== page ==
Houston Grand Opera's 24th world premiere is Tod Machover's new opera, Resurrection. The story comes from Leo Tolstoy's final novel of the same name. Prince Dmitry Nekhlyudov is a juror in the trial of a prostitute accused of poisoning one of her clients. It turns out the prostitute, Katerina, is the servant the prince had raped and deserted years ago and whose life he is responsible for ruining. She's wrongly accused but convicted and sent to Siberia. The guilt- and love-stricken prince calls off his engagement, renounces his position and follows Katerina to the prison-wasteland. Now, this is opera, so we can't expect a "happily ever after" main-character marriage in the end. But, in a bold move by Machover, Katerina doesn't die! She chooses to stay in Siberia with the political prisoner she loves. Machover's other operatic innovation is his subtle use of synthesized sounds created by his team at MIT. Resurrection opens tonight at 7:30 p.m. and continues April 25, at 2 p.m., and April 28, May 1, 4 and 7, at 7:30 p.m. Brown Theater, Wortham Theater Center, Texas Avenue at Smith Street. Call (713)227-ARTS for tickets, $20 to $175.
Former Doug Elkins dancer Jane Weiner began working with performers Sophia Torres and Sonia Noriega almost immediately after she moved to Houston from New York several years ago. (You may remember Torres dancing with a bucket on her head at last year's Weekend of Contemporary Texas Dance.) Now the dancers have turned choreographers and formed their own company, Psophonia, a mixture of the letters in their first names. In their debut concert, "Personal Space Invasion," Torres and Noriega will perform on church pews to the sounds of a child reciting Hamlet's soliloquy. Weiner will perform as a guest artist in Mark Dendy's Bessie Award-winning Night Moves and in her own pieces, DeuxTango and Infallible Croquet. Tonight and Saturday, April 24, at 8 p.m. DiverseWorks, 1117 East Freeway, (713)716-4261. $12 at the door; $10 with reservations; $8 for students.
America is far from perfect, of course, but it's a lot more easygoing about its imperfections than it was in, say, the '60s. Where are the sit-ins and the walkouts and the psychedelic drugs, free love and poor hygiene that went with them? These days, rebels have only a couple of causes to choose from: the environment and animal rights. And animals are cuter. So say it loud and say it proud: "Bunny rabbits shouldn't die for smudge-proof mascara!" People for the Ethical Treatment of Animals, Last Chance for Animals, Houston Animal Rights Team and the Physicians Committee for Responsible Medicine will be protesting for World Laboratory Animal Liberation Week outside M.D. Anderson, Fannin at Holcombe, from noon until 2 p.m. And there just might be some free love. Call the Physicians Committee at (281)997-9019 for more information.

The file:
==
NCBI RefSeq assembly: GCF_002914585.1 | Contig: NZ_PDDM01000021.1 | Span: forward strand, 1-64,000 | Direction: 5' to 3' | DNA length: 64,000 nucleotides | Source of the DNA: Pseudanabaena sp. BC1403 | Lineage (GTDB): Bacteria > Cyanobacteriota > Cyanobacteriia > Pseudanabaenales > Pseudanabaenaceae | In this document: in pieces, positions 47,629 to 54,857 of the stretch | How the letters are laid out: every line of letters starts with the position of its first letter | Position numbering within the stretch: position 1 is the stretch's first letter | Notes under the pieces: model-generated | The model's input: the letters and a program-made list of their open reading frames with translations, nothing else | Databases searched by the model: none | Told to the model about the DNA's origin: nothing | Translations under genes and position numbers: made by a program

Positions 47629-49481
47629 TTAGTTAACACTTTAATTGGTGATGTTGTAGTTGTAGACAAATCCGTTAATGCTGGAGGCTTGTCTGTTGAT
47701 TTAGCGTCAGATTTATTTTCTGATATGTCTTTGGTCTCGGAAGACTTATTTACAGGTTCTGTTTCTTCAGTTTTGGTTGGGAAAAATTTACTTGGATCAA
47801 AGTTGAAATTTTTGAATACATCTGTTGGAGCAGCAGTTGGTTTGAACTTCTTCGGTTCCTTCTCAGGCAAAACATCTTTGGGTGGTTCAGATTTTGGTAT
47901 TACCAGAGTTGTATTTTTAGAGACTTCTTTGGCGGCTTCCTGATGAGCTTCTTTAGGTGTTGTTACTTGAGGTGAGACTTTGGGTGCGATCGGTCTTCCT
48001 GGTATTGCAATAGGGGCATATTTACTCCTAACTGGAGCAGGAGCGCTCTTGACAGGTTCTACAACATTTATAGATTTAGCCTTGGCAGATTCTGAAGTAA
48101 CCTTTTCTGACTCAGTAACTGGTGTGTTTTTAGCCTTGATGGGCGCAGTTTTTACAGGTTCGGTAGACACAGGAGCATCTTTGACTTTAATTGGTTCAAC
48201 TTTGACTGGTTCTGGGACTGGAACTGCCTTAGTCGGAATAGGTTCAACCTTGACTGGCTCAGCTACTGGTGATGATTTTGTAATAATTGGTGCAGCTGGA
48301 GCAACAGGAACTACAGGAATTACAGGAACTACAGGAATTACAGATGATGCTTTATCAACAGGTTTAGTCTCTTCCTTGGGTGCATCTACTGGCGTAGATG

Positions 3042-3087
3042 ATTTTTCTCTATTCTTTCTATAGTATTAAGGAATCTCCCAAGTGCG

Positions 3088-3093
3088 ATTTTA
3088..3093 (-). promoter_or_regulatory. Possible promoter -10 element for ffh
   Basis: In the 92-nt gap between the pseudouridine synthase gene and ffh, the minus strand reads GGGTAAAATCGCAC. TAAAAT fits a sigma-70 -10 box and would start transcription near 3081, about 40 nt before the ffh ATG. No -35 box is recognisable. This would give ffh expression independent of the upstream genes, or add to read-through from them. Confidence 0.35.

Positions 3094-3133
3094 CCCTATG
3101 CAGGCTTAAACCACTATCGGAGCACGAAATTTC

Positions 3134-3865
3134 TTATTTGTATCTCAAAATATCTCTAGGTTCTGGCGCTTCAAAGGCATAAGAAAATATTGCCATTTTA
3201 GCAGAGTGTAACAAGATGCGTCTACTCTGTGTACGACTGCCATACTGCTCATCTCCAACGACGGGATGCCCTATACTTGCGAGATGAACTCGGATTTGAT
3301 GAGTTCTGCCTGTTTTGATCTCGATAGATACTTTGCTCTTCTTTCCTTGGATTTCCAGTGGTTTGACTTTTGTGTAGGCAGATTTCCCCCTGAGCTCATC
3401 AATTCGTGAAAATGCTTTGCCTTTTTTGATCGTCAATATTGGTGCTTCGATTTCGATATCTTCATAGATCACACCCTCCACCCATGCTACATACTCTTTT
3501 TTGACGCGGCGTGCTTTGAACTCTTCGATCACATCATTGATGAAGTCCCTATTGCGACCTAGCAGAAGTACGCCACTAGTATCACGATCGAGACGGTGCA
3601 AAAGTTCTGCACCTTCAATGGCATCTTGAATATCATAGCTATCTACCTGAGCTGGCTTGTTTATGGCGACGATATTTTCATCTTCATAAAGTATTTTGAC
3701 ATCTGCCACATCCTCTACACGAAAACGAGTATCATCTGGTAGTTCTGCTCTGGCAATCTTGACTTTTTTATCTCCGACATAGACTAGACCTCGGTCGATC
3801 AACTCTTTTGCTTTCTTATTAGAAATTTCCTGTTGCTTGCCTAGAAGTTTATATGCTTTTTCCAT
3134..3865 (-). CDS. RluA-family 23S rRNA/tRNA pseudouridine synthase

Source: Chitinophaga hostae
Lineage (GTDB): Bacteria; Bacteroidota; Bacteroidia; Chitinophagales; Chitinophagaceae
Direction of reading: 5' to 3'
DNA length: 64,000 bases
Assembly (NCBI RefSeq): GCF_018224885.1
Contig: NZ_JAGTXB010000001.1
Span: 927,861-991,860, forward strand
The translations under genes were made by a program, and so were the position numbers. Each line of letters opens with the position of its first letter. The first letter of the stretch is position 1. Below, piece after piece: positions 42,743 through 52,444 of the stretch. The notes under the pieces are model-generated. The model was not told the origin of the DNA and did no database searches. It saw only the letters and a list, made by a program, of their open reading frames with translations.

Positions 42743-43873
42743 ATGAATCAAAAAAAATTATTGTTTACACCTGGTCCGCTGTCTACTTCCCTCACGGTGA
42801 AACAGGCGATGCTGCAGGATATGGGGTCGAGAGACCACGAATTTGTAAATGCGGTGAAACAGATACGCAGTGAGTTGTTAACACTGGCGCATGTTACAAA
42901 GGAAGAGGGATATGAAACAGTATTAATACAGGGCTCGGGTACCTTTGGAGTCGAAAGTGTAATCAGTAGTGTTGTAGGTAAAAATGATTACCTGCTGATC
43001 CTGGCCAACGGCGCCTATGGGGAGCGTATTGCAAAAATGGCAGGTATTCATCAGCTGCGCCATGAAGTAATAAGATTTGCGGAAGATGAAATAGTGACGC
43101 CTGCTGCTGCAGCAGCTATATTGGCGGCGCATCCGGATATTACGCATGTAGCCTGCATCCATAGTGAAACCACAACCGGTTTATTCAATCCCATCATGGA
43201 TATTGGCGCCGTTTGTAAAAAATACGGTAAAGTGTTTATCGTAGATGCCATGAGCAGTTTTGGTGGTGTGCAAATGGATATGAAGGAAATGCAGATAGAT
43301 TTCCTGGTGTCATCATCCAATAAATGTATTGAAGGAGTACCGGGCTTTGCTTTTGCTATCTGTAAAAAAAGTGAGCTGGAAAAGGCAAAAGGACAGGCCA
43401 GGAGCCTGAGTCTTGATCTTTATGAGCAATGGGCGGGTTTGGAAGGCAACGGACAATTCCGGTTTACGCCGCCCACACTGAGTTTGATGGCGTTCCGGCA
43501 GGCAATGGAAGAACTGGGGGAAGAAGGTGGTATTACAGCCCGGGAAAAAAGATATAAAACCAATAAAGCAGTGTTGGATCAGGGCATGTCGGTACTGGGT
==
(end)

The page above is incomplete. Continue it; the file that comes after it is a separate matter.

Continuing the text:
You've fantasized about this moment: Victoria's Secret vixen Stephanie Seymour ... ice skating. But wait, it gets better. Stephanie's skating with supermodel friends Bridget Hall, Kelly Emberg, Ines Rivero, Bonnie Pfeifer, Vendela and Roshumba, and, for as little as $125, you can attempt to ice dance with any one or all of them. These women are DISHES -- Determined Involved Super-role models Helping to End Suffering, the modeling industry's first 501c(3) nonprofit foundation. DISHES on Ice benefits pediatric AIDS organizations such as Camp Hope, Texas's only camp for HIV-positive children. If you really want to help the pretty people in their worthy cause, buy the $1,000 ticket for two. This gets you what the fashion world calls "priority access" and a postskate party at Planet Hollywood. 6 p.m. to 11 p.m. at the Galleria Ice Rink, 5015 Westheimer. Call AIDS Foundation Houston at (713)623-6796 for tickets.
Gerald and Sara Murphy were at the beautiful and luxurious center of the art world of all art worlds: 1920s Paris. They entertained Stravinsky, Beckett, Balanchine, Man Ray, Miró and Isadora Duncan. They were the real-life inspiration for F. Scott Fitzgerald's Tender Is the Night, Ernest Hemingway's Snows of Kilimanjaro and John Dos Passos's Big Money. They were even involved in a love triangle with Pablo Picasso. Gerald threw magical parties, and Sara wore pearls to the beach in a fairy-tale existence that, of course, couldn't last. "It is not the first telling of the tale," said The New York Times Book Review of Amanda Vaill's Murphy biography, Everybody Was So Young, "but it is the most important." Vaill presents an illustrated discussion of her latest book at 7 p.m. Brazos Bookstore, 2421 Bissonnet. Call (713)523-0701 or go to www.brazosbookstore.com for more information. Free.